In 2017, at the height of the #MeToo movement, the allegations of misconduct against high-powered men across industries were mostly blatant and precise. But for every Harvey Weinstein, there are hundreds of smaller, more subtle infractions, easier to brush off but all the more dangerous because of it.
Now, we find ourselves in the midst of what you could call a “second wave." Armed with new insight on the complex nuances of consent and better radars for identifying systems of racism and misogyny, people are looking back at defining moments in pop culture — as well as in their own lives — with sharper eyes. In the aftermath of FX-Hulu’s documentary Framing Britney Spears from The New York Times, the public is reevaluating Justin Timberlake’s ascent to fame, and the reality is crystal clear. The pop golden boy’s career came at the expense of the women around him.
Framing Britney Spears follows Britney Spears’ rise to superstardom, the events that led to her eventual ongoing 13-year conservatorship, and her lengthy, arduous legal battle to end it. But the most difficult moments to watch were those that illustrated how mercilessly the singer was targeted by the mainstream media, delighting in any opportunity to “expose” her for not being the good girl she was originally advertised as. The backlash against the teenager begins with her very publicized breakup with Timberlake, who she dated from 1998 to 2002, after meeting as children in The Mickey Mouse Club. "The way that people treated her, to be very high school about it, was like she was the school slut and he was the quarterback," NYT critic-at-large Wesley Morris says in the documentary.
At the time of their split, 21-year-old Timberlake was in the middle of another breakup: with NSYNC. The curly-haired singer was eager for his big debut as a solo artist after seven years of singing with the one of the most successful boy bands of the late '90s. His first single “Like I Love You,” released a few months later in August 2002, however, wasn’t a bonafide hit (it peaked at No. 11 on the Billboard Hot 100). Scroll through the tabloid covers at the time, and you may notice that it wasn’t until a month after the lackluster release that the rumors between pop’s former prom king and queen began to roil. “Did She Betray Him?” read Us Weekly’s lead headline in September, a good six months after they ended things in March.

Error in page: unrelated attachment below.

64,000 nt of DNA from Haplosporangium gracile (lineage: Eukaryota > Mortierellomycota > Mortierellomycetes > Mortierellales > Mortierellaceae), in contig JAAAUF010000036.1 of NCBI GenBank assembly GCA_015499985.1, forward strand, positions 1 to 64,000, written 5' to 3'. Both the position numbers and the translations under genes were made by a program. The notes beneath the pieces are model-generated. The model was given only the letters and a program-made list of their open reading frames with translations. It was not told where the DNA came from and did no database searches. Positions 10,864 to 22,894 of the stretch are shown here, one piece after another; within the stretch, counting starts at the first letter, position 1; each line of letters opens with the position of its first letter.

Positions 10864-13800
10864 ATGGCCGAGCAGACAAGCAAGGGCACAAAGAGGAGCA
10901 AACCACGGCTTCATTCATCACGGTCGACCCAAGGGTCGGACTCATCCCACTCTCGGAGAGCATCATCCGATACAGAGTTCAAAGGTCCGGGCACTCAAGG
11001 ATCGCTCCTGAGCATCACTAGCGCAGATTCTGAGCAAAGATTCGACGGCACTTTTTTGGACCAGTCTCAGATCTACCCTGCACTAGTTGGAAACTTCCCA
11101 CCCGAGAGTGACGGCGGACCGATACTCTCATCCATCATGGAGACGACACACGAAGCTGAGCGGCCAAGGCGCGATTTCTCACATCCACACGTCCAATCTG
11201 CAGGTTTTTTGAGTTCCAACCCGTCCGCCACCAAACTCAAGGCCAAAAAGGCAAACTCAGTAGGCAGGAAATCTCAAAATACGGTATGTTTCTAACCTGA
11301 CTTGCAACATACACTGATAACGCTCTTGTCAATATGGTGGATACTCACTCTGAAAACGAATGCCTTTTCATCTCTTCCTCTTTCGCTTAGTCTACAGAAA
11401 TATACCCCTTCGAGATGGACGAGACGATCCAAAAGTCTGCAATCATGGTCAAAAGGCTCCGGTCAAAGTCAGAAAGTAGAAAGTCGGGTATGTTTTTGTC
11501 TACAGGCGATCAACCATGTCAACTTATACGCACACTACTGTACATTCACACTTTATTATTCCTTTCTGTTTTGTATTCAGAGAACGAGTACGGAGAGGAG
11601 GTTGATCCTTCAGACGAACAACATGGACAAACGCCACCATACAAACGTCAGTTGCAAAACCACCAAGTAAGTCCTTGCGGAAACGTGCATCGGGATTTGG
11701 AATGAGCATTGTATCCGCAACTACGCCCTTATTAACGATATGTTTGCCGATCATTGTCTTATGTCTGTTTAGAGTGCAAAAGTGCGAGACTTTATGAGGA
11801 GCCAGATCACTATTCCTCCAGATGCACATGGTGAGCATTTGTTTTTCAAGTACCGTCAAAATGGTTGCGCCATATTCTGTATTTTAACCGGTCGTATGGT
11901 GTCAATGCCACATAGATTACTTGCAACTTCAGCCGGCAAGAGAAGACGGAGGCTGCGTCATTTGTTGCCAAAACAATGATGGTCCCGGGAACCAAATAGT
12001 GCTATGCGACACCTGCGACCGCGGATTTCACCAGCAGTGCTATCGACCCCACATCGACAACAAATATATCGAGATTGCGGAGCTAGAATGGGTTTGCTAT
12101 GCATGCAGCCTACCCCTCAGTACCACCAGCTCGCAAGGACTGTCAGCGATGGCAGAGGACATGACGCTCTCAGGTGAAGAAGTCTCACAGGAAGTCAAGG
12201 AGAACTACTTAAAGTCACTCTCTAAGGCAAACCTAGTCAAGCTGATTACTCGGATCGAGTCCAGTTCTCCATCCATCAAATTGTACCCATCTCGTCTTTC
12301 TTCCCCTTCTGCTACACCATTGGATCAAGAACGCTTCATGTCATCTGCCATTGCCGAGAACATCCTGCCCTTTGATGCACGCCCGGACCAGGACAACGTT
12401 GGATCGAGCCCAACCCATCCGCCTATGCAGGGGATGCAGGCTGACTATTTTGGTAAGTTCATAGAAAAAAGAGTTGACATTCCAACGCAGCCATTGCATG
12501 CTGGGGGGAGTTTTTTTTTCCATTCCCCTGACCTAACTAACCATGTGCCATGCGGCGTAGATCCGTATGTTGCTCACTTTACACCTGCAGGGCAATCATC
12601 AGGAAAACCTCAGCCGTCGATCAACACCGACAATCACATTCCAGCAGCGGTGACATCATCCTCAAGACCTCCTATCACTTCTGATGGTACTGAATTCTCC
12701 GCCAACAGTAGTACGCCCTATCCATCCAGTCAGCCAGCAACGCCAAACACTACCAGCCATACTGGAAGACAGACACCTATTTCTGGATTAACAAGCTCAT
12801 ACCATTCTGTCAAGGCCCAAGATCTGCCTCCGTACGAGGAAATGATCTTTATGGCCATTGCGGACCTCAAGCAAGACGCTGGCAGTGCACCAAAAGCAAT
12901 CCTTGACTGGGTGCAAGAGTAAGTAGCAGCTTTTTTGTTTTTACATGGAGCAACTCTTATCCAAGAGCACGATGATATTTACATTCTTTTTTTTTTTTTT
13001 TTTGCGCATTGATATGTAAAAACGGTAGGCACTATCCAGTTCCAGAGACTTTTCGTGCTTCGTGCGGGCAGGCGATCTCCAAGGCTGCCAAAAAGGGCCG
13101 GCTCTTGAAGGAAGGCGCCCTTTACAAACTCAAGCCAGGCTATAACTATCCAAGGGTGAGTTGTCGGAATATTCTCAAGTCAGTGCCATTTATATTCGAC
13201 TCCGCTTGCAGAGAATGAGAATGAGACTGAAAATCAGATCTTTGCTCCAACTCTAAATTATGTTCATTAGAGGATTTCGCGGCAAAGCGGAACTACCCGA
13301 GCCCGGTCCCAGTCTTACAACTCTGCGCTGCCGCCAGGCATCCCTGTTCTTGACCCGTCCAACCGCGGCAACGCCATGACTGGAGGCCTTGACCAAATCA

The frenzy around the alleged scandal was at an all-time high in November when Timberlake released his album, Justified, and later dropped the video for his second single, “Cry Me A River” — a song about infidelity. The music video, which depicted a man breaking into a woman’s house and secretly recording her in the shower, featured a spot-on lookalike of Spears. The song was a hit, and both the single and Justified would go on to earn him two Grammys.
In Framing Britney, Morris suggests that Timberlake used "Cry Me A River" and his breakup as a weapon to publicly shame Spears and to propel his own fame. During the promotional tour for the album, Spears became a staple of conversation, and Timberlake seemed to keep leaking more intimate tidbits about their relationship. In a number of instances, including radio appearance and one particular interview with Barbara Walters, he even made light of their alleged sex life.
But while Timberlake continued to rise in the media’s esteem, Spears, 21 and now painted as a villain, was treated as such. In a now infamous 2003 interview with Diane Sawyer, Spears is basically put on the defensive from the start. “[Timberlake] has gone on television, and pretty much said you broke his heart,” Sawyer says. “You did something that caused him so much pain, so much suffering…What did you do?” After Spears effectively dodges the question by saying she has no ill-will against her ex, Sawyer then shows the singer a quote from the then-first lady of Maryland, who says that because she feels Spears' “sexualized image” didn’t meet the expectations of “mothers in this country,” if she "had an opportunity to shoot Britney Spears," she would do it. Sawyer appears to defend the comment, going on to suggest that Spears is a “bad example” for children.